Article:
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Spirit of Jefferson Farmers Advocate
Charles Town, West Virginia
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March 18, 1999     Spirit of Jefferson Farmers Advocate
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March 18, 1999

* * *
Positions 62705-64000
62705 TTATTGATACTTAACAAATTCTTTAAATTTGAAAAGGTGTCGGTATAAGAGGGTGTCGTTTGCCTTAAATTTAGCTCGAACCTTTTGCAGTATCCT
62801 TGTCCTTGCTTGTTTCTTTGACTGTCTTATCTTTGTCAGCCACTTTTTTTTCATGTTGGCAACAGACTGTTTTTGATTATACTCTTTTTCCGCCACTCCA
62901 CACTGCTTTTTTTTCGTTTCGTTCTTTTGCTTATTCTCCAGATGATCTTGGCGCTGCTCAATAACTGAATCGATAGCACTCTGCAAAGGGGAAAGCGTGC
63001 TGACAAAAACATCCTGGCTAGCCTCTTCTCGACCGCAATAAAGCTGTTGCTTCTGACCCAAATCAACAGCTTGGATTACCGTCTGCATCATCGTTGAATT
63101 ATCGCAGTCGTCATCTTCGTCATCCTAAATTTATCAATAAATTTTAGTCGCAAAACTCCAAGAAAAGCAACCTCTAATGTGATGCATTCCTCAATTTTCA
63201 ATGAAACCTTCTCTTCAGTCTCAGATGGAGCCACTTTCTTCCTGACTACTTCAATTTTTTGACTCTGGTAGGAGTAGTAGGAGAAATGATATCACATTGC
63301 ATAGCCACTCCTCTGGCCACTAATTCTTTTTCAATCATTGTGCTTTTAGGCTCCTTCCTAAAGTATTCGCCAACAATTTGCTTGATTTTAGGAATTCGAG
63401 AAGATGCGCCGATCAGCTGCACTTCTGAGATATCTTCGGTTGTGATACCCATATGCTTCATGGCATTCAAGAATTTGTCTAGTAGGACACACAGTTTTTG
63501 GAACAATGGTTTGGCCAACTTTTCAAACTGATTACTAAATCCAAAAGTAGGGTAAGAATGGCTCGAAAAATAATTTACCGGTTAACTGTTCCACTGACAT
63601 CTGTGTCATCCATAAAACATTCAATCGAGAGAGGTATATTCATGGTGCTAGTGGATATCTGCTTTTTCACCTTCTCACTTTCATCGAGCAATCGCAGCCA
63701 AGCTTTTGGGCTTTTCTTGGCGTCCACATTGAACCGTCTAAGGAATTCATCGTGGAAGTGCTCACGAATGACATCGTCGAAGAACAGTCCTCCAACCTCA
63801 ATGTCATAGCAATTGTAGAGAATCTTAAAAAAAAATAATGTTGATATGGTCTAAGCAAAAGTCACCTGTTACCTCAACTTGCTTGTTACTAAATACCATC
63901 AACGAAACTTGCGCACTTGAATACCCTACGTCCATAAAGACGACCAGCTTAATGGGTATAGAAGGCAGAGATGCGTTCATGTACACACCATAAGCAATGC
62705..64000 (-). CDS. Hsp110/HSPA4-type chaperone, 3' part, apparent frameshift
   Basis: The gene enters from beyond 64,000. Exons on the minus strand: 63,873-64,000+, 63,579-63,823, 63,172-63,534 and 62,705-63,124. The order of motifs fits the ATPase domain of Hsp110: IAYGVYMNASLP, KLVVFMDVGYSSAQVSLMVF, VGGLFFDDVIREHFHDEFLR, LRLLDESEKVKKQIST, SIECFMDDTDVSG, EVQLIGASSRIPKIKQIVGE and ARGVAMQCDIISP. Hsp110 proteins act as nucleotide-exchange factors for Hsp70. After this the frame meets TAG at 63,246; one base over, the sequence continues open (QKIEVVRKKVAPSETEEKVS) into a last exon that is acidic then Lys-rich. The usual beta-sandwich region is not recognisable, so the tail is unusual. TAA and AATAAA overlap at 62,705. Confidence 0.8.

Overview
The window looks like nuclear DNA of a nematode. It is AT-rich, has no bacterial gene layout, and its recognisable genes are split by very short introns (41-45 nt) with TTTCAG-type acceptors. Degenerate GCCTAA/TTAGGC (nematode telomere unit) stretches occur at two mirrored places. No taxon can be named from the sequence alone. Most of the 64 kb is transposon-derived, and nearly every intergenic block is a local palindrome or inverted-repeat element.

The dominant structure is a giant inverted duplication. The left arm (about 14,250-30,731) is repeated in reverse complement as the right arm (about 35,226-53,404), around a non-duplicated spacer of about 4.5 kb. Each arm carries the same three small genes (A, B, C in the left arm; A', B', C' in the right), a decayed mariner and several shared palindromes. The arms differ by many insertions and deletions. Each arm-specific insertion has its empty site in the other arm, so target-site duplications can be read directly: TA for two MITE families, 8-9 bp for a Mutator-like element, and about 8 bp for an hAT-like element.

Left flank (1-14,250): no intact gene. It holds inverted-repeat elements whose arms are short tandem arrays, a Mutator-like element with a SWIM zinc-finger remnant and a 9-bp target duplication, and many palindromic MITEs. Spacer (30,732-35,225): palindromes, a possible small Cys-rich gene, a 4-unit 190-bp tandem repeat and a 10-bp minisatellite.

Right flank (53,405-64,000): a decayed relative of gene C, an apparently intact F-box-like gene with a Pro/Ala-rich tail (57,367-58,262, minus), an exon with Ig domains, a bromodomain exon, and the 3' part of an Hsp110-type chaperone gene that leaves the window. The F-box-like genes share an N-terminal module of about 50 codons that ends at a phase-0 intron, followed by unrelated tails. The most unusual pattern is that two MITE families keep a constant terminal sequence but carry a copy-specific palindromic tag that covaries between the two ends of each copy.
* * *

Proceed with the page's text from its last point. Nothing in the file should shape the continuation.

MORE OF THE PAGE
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10 SPIRIT OF JEFFERSON Farmer's ADVOCATE - Thursday, March 18, 1999 Karen Scott 696 Tuscawilla Hills 725-0158 Hi Neighbors! Hope you all en- joyed winter's last two hurrahs! We sure did. We went toboggan- ing at my parents, built a snow fort, built an igloo, and made loads of snowmen! We made the most of the snow and are now ready for spring! Andy is particularly anx- ious to get started with tee-ball! It is unreal that the forecasters are calling for the high sixties to- day! I guess the snow will be gone by the weekend! I know my flow- ers will be happy to have warmer, drier temperatures! smiles Good Samaritans During the first snowstorm, several kind neighbors made life a little easier for those who had to be out in the mess. Kudos to all who helped and especially to the kind gentleman who helped me out of the chaos at Page Jackson El- ementary School. I could not make it up the hill after I had dropped David off, and he steered me through the nursery located in front of the school. He guided many of us non-snow driving morns safely to Rt. 340. and to Donald "Hook" Long- erbeam for driving many nurses to and from the hospital and for cleaning off car windows for those who drove themselves. and to great teen Ben Cooper who helped Liz out of a snow bank! When school was closed early last week, the roads were supposed to have been plowed. Liz had never driven in snow but figured she could since the roads were supposed to be clear. She started out and discovered that the roads had not been touched! She decided now or never and cau- tiously crept down Flowing Springs Road. Even though she was care- ful, she slid and overestimated. BOOM! She ran into a snow bank! Ben Cooper helped her out of the bank and followed her through town to make sure she made it ok. (Ironically this is the same Ben Cooper who was in my first Field Experience Class. I got to observe his first grade class at Ranson El- ementary in one of my first teach- ing classes at Shepherd. I had al- ways wondered about him, .he re- ally made me smile and made me feel that I was meant to be a all gathered for ice cream cake on her big day. It is just so hard to believe that she is 18. Cheryl and I were at a St. Patrick's dance at Charles Town Junior High when she made her debut. We did not get to see her until the next day. Everyone said what a pretty baby she was, and we thought so, too. Who knew that she would worm her way into our hearts and make us compete for brownie points!?! Cheryl and I have always tried to one up each other when it came to making her smile. She was and still is very spoiled! I guess we re- ally did create a princess! smiles Now that she is an adult, I told her she gets to spoil my kids silly now! Peanut Blossoms These cookies are Matthew Ad- ams' favorite cookies. Kids will have fun making them! You will need the following: 48 Hershey kisses, 1/2 cup shorten- ing, 3/4 creamy peanut butter, 1/3 cup sugar, 1/3 cup packed light brown sugar, 1 egg, 2 tbs. milk, 1 tsp vanilla, 1 1/2 cups flour, 1 tsp baking soda, 1/2 tsp salt, and addi- tional sugar. Have the young helpers take the wrappers off of the kisses. Mix the shortening and peanut butter until well blended. Add the sugars. Beat until fluffy. Add the egg, milk, and vanilla and beat well. Add the flour, baking soda, and salt. Mix well. Shape into one-inch balls. Roll into the addi- tional sugar and place on an un- greased cookie sheet. Bake at 350 for 8-10 minutes. When done, remove from the oven. Immediately place a kiss on the top of each one. Enjoy! Birthdays Please wish Bill Chicchirichi a happy 7th birthday tomorrow. Ryan Decker also celebrates to- morrow. He turns three! Erin Danner turns 10 on March 20. Wish her a special day! Todd Lutman II turns 5 on March 23, and Sierra Johnson turns two on this day. Goof-Off March 22 is National Goof-Off Day. Take the day and do nothing! Be silly and have some fun. Turn teacher. It is good to know that he an otherwise yucky Monday into a is doing well and saving damsels great dayl smiles in distress! :smiles ) Next Week.': and to our snow crews here in the 'Hills. Once again the men made sure we were dug out in ra~" timely mannerf You guys are the greatest! 27 Days And Counting Sis Cheryl and Stu have been busy packing up their household! Boxes adorn every nook and cranny in their house. My boys are getting more and more excited by the minute! Why? Their be- loved Aunt Durgie and Uncle Tu have decided to follow us to the 'Hills, too! I moved here six years ago. Two years later, Mom, Dad, and Liz decided to join us and bought a house on Hunter Drive. Now Cheryl and Stu are following the leader and are building a house on the golf course. The boys have gotten such a kick out of watching their house being built. At the beginning we had to go over every day after school to see the progress and tell Cheryl what the men were doing. We found that the roofers easily waved at us. The other workers thought we were strange and won- dered why we would drive by a million times a day! smiles In fact, one day after the foundation had been done, and the floor was in place, we went over in the evening to pick through the dirt for treasures. A gentleman watched us and finally stopped his car and asked us if the house was ours. I said no, and he was horri- fied. I quickly told him that we were pretending that we were vis- iting my sister who owned the property. He gave me a very weird look and jumped back into his car and left! The boys thought that was funny and started yelling for Cheryl's dog, Max. Every time af- ter that the boys always had to scream Max's name when we vis- ited! I pity Cheryl when she really does move in. They have decided that a room should be theirs so they have told her to paint it their favorite colors - one wall red, one wall blue, one wall yellow, and one wall a combination of the three colors! No doubt she will since she spoils them so! smiles I~ will be great to have my fam- ily all out here. I am hoping Liz settles down here, too, when she marries. Then I can farm out each of the boys when they are having a "bad brother" day! smiles Special Day Sis Liz celebrated her 18th birthday in style another snow- storm! (I told you it would snow for her birthday!) The boys made her a snow pmn- cess - tiara and all! A balloon prin- cess surprised her at school the day before her birthday. And we is Sports Trivia Week. Brush up on your facts and amaze your friends. is National Spring Fever Week. Catch the bug and go for a walk. is also National Clutter Awareness Week. Clean out those closets and get ready for that tag sale now! Boo-Boo Bags If there is any snow left today, go scoop it up into sandwich bags that zip shut. Squirt some food coloring in each bag and place in the freezer. When your child needs an ice pack, grab the snow pack. After it stands at room temperature (or is nuked), it will become squishy. The kids will love using snow to make their hurts go away! Observe Enjoy the spring like air this week by observing it through a child's eyes. Sit outside and have him draw what he sees. At the top of the paper, label it with where you are and what time/day it is. On the back write down what the child smells, feels, and hears. Take the time to enjoy the moment and relish it. Do this several times throughout the spring and watch your child watch spring un- fold right before his eyes. Mini-Terrarium Andy could not wait to get his garden started this year so he con- vinced us to start one now. He took a clear pepsi bottle and cleaned it out. He asked Steve to cut off the top. He lined the bot- tom with rocks and then added dirt. He planted daisy seeds and lightly watered them. He covered them loosely with plastic wrap and placed them in his window. Everyday he checks them. Two days ago he went screaming through the house because several had sprouted! He is soo very ex- cited and cannot wait to plant them in the garden when they are big enough. All For Now Well, Neighbors, I hope every- one enjoys this spring-like weather we are supposed to get. I hope to get out and about so that I can find out what is going on around here. No news is good news, they say, but for me, it makes for a boring column! smiles Do call with your news take care! Becky Shaffer 876-0600 Sigmas Serve Spaghetti The aroma of the garlicky sauce floated on the wintery air outside the Shepherdstown Men's Club. Shepherd students led the proces- sion of customers up the stairs. The Beta Delta's first annual spa- ghetti dinner drew students and town folks, alike, to savor the saucy spaghetti and sample homebaked sweets for a good cause a fundraiser for the Robbie Page Memorial, a long- time project of the Sigma Sigma Sigma sorority. Each chapter is responsible for raising money for the memorial fund which honors the deceased son of an early na- tional president of the group money which is used to fund spe- cial projects at a southern hospi- tal. Current donations are being used for play therapy. Beta Delta, the Shepherd chap- ter of the Tri-Sigma national orga- nization, has raised monies for this project and for some much- needed equipment at the Winches- ter, Virginia, hospital. According to member, Jessica Trapp, her chapter donated the funds for two anatomically-correct dolls a boy and a girl for the use of the nearby Virginia physicians who demonstrate to their young pa- tients the procedures for upcom- ing surgery. Youngsters are shown where the surgery will take place on the body, how bandages will be placed, etc. "We also donated a wagon to the hospital," reported Trapp. "It is used to move the youngsters around." Don't know if it was the spa- ghetti or the cause, or both, which drew partakers to the activity, but, if numbers of people lifting forks to mouth is an indicator, then the evening was a fundrais- ing success. The Circle Unbroken Another piece of the puzzle the picture which will one day be Becky Shaffer passed from this world last Tuesday. My grand- mother, Edith Hammond Trussell's, niece, and my mother's first cousin, Mable Lee Hammond, bearing the designation "the last of her immediate family," passed from this world. Her mother's namesake, tl~is gentle lady was the daughter of Roland and Mable Lee (Miller) Hammond whose residence, when I was old enough to recognize these things, was Springdale Farm, currently the home of Mary Ann and Connie Hammann. The Shaffer family would stop by for a visit on occasional Sunday after- noons. Having always lived in a "traditional" house, I was some- what in awe of this "strange place" with its kitchen and eating area in the basement and the living room on the second floor of the three- story structure. I had never heard of going "upstairs" to the living room after the evening meal. I knew little of the homes of earlier times where the kitchens were placed on the lower level or en- tirely away from the main house because of summer heat and wood stoves, etc. Mable Lee lived at Springdale with her father, Rowland, her sis- ter, Edith, and her brother, Rowland (Army). Sisters Hester and Emma lived in Martinsburg, and sisters Mary and Anna Ruth were married and lived with their spouses in Shepherdstown. Brothers Ed, "Piney", and Tom worked together as carpenters and built many of the "newer" homes in town and the surround- ing area. Sister Mary and her husband, Charles "Pax" Jones lived on East German Street, as did Ed with his 0 family. Hester and Emma worked at Perfection Garment Factory in Martinsburg, lived nearby their workplace, and went home to Springdale every weekend. Be- cause they did not drive no, nei- ther did they depended on Edith, the only licensed sister, to bring them to and fro. Edith worked in the local grocery stores Boswells, the A & P, and for Betty Osbourn during her grocery busi- ness years, I recall. Mable Lee was a homemaker who took care of her family. "Army" helped his dad on the farm for many years. And Anna Ruth, who married Mason Watson, had a reputation far and wide for her beautiful crocheted creations which adorned many a local coffee table, dresser, buffet, and dining table. Another of the memories is of the Hammond/McKee reunion which was held each year at the War Memorial Park in Martins- burg. The clan would gather for an afternoon of good fellowship and delicious food. Uncle Rowland, his nine children, and the offspring would gather to honor the connection between the two families Hammonds and McKees. Folks came from throughout the area to touch base. Eventually, as the old folks stopped attending and the young family members found attending "too silly" or too time consuming, the reunions stopped. Today I think back on the people I met there the Foltzes from Hager- stown, the McKees from Martins- burg, the Hammonds from all around and wish we could come together again. It wouldn't be the same missing would be Bill Hammond, Forrest and Bernice Hammond, the Rowland Hammond family, Edith and Arthur Trussell, Fred and Marga- ret Shaffer, Fred and Macie Hammond, Charles and Clarice Hammond, and many more but it would be nice to touch base with the cousins, Mable Lee's "nieces, nephews, great-nieces, and great nephews." The memories are good, dear lady, but I have one regret that I did not stop by for that last chat as promised. Life is too short to pass up such opportunities. Flower Show One of my favorite things to do in late winter is the Flower and Garden Show sponsored by the Hagerstown Community College Alumni Association. The 1999 version took place last Saturday and Sunday, and, because feets of snow were predicted for Sunday, I stopped by on Saturday. Wow! The number of vendors increased this year. Last year things were a bit sparse, but twenty new booths were added this time, filling the gymnasium at HCC to a comfortable number. The booths were filled with blooming plants, herbs, gardening equipment, garden crockery, pew- ter, stained glass, and much more with lots of printed information about these items and lots of oth- ers. Speakers presented "How To" programs on a number of subjects, and there were door prizes and free things given by numerous businesses. I especially enjoyed the plants in bloom and other potted herbs and flowers. And one booth fea- tured cut flowers roses, carna- tions, daisies, and other beauties. I couldn't resist bringing home several stems of roses so beautiful and some potted items. I always come home from this ac- tivity with a slimmer wallet. And After selecting my lunch from a vendor, I asked two ladies if I could join them at their table, for the room was crowded and a single table was not to be found, They graciously agreed to allow me to occupy the extra chair. After a rather slow start at con- versation, we suddenly went into high gear, as I filled them in on past and upcoming happenings in Shepherdstown. We changed di- rections a bit and spoke of news- papers, wherewith I confessed my affiliation with The Spirit, and the woman to my right likewise indicated that she wrote a weekly column for "The Picket", the countywide paper which we find on our local newstands. Vikki Nelson presents her opin- ions on a number of subjects for this publication, and I should have remembered the hat the photo attached to her column always features her wearing a head cover- ing of some sort. The lady was properly modest about her column and did not mention that, when I opened my Sunday "Hagerstown Herald," I would find a two-page spread about her and her life. My!My! I didn't know until Sunday morning that I was lunching with a Mary- land notable. Ms. Nelson is proprietor of Jarnel Iron and Forge and a bro- ker for Halcyon Real Estate, ac- cording to the paper. She is in- volved with Republican politics on the local and state level, and has membership in numerous organi- zations. Last year she was a can- didate for state senate, losing to current Senator Donald Munson. Little did I know, when I headed for that table, what a col- orful (hats included) person I was destined to meet. Reminders March 18. "The Founding Vi- sion of Public Education and Its Current Challenges." 7:30 p.m. Shepherdstown Presbyterian Church. Rev. Elearnora Giddings, Director, Presbyterian Church's Washington Office. March 19. "Dervish." 8 p.m. Shepherdstown Presbyterian Church. A program of Celtic mu- sic by this Irish band. Sponsored by Shepherdstown Music and Dance. $12 adults. $6 children under 12 years. For info: 263- 2531. March 21. "Celebration of Tea ". 3 p.m. Historic Shepherd- stown Museum. "The History and Social Customs of Tea" with speaker Beulah Summer. Bring your special tea cup and share with the group its history. Spon- sored by Historic Shepherdstown. $5 donation. For reservation: 876-0910. March 26. WV Symphony Or- chestra. 7:30 p.m, Apollo Civic Theater, Martinsburg. Thomas Conlin, conductor, and Philip Quint, guest violinist. $50 box seats, $35 Rows 1-4, $20 orches- tra, $10 balcony. For reservations: parents show their offsprin~ ~=~ 263-6766. ternate feeding and neglect Father's Garden feed themselves. .~ [~ ] You have probably already When nesting season i| ~'- - completed that first step the se- under way, it would be hell~ lecting and ordering of flower and the parents if we would p~ vegetable seeds from several of soft foods to be taken backJ the multitude of seed catalogs hatchlings in the nests, q which began arriving in your good growing food for young| mailbox before Christmas. Per- Other suggestions would b~ haps the order has already arrived low dishes of bread crur~ and you are thinking about the milk, scrambled eggs, good[ next step for at least some of ity canned cat or dog food, ~==~ them germinating them inside cheese, and finely-chopped ~]] before transplanting them outside A Glimpse Into Histo| ~ in your gardens. Let s give some Beginning in 1883, Hir~ ]1 ~ 1 thought to the germination pro- Hardesty published a serieS]"~" 1~,' cess. ticles'about the counties oq A seed is an embryonic plant Virginia. Jefferson County| waiting to get out. It's the task of the gardener to turn the seed from dormancy into a living thing by providing light, air, warmth, and moisture. Some seeds are not fussy at all about the conditions which trigger them into growth weeds fall into this category and others are so sensitive that they require a carefully controlled envi- ronment to germinate. Seeds have,their own food supply in the beginning which lasts until they can put down roots and draw food and water from the soil. The actual date when you sow your seed will vary from season- to-season and, possibly, with the area in which you live. The goal is to have your seedlings ready to go into the garden when the soil and air temperatures are right for them. If seedlings are ready too soon, they will freeze if you put them outdoors and grow spindly if kept indoors. To determine the right time to plant the seeds, first determine the transplant date. To do this, first find the typical last frost date in your area through an almanac, or a local nursery or county exten- sion office. The safe date for set- ting out transplants depends on a plant's frost hardiness pansies and sweet peas can tolerate some frost while tender annuals impatiens and basil and peppers should go into the ground after all chance of frost has passed. To calculate a sewing date, work backward from the date .you want to transplant. Different seeds sprout and reach trans- planting size at different speeds, and you should, over a period of years, have a notebook which helps you with this information. Those which sprout fast tend to be large and easy to handle seeds which should be started four weeks be- fore transplanting. Medium-sized seeds should be started about six weeks before transplant. Small seeds, those that require special handling, will be ready for trans- plant four weeks into the future. Starting seeds indoors is excit- ing and infectious, and window- sills will seon be crammed with little pots of assorted shapes and sizes of seedlings. You develop an overwhelming desire to study greenhouse designs, but a green- house is not necessary for a pleas- ant experience in gardening. *** Continued next week. For The Birds With spring on the horizon a rollover of seasons in just one week we need to consider bird food for warm weather. I know! I know! We have twelve inches of snow on our ground! But tem- peratures will warm and the snow will melt. We need to shepherd our feathered friends through the spring months and into summer. Actually, late winter and early spring are times when we need to be conscious of bird food needs. The seeds left standing last fall have been devoured during the winter, and it is important, with nesting season approaching, to supple- ment the diets until new growth begins. We need to make only a few changes in our catering service once spring has declared itself. As our summer birds arrive from the South, and other species migrate through our yards on their ways to their nesting territories farther north, we need to keep up with their appetites as they stop over during their long trips. Once migration is completed about mid-May, you will think that the birds have thinned out to just a smattering of nesting pairs, but there will actually be more birds around than in winter. Breeders won't be much in evi- dence for awhile except when they make hit-and-run raids on our feeders to supplement the wild foods. Once the eggs have been hatched and tiny open beaks, backed by high-decimaled chirps, demand to be fed, feeder business will pick up, not to decrease until fall migrants leave for the winter. One suet feeder is all that is needed during the summer months, and this must be checked frequently to prevent rancid con- tents. Sunflower feeders one for seed and one for chopped meats should be kept filled dur- ing the warmer months. Gold- finches are drawn to a filled thistle seed feeder during the early summer months. When hatching begins, our feed tables should offer soft foods for the hatchlings. Our best reward for summer- feeding our birds is the sight of the tiny fledglings as they begin to fly. A multitude of squaking, stub- winged youngsters will flock to the feeders, begging for food. Here the" part of this material. For "several weeks, I have the column some of the tion which references stown. We continue with information which provided about some of "movers and shakers". folks whe were here formative years. "Charles Henry Knott san G. Reinheart were marriage in ferson County, in 1869, blessed with five chil Charles was born in 1841, of Samuel and Margaret Charles was a soldier in federate service during the 1861 and served till the the war. In 1878 Mr. appointed notary public. farmer and boatman in the herdstown District." "George S. Knott en farming and boating in stown district. Born in 11 Jefferson County, he wed Doub in 1860. During war, George was a soldier 12th Virginia Regiment, has served in this school commissioner. postoffice address is She stown, Jefferson County." "W. J. Knott is the son uel and Margaret Sanders He was born in 1828. Margaret Moler in 1853, his wife were blessed children, three of whom shortly after birth. One practicing physician. W.J. had six brothers in the w; tween the States, and one, was killed; he himself sent stitute into the service. grandfather, William an iron forger and from the acquired the habit of al! standing when talking. S~ Knott, his father, was Maryland, and on coming county in 1823, was the day's work by a economy and diligence he wealthy, and his son, W.J. ing some of his wealth of his energy, is now gaged in farming his own and in milling and boating." "Samuel M. Knott, a ous farmer residing in stown district, Jefferson C WV, was born in this coi March 1830. His father, a of Pennsylvania, died in his mother born in and. Samuel was joined in ret Kepheart in 1858 (Uvilla). Nine children to this union: John, Virginia, Rosa Lee, William, uel O Betty, Alice, and M~ John is in Nashville, studying for the Charles J. is teaching sch( Berkeley County; the rest children are living at their parents. Mr. three years in the cavalry during the late war, partici~ in the battles of Harpers Port Republic, and in an ment near Georgetown; year he had a substitute field." Note: I had never hea sending a substitute into but it seems from a number of the men in this practice. would persuade another to war in his place offer daughter's hand in property ? An cept. *** Information for this from the "WV dia." ON DEAN'S Amanda R. Zigler, Richard and Susan Zigl~ Charles Town, has been the Dean's List for the fall ter at Radford University. The Dean's List is students with at least a 3.5 point average. Amanda grade point average and is ing in M~ Amanda is the of Ward and Patsy Zigle Charles Town, and Agnes of Shepherdstown. At 870 Fahrenheit the hottest average perature of any system. The coldest face surface temperature of Pluto (-370 Fahrenheit).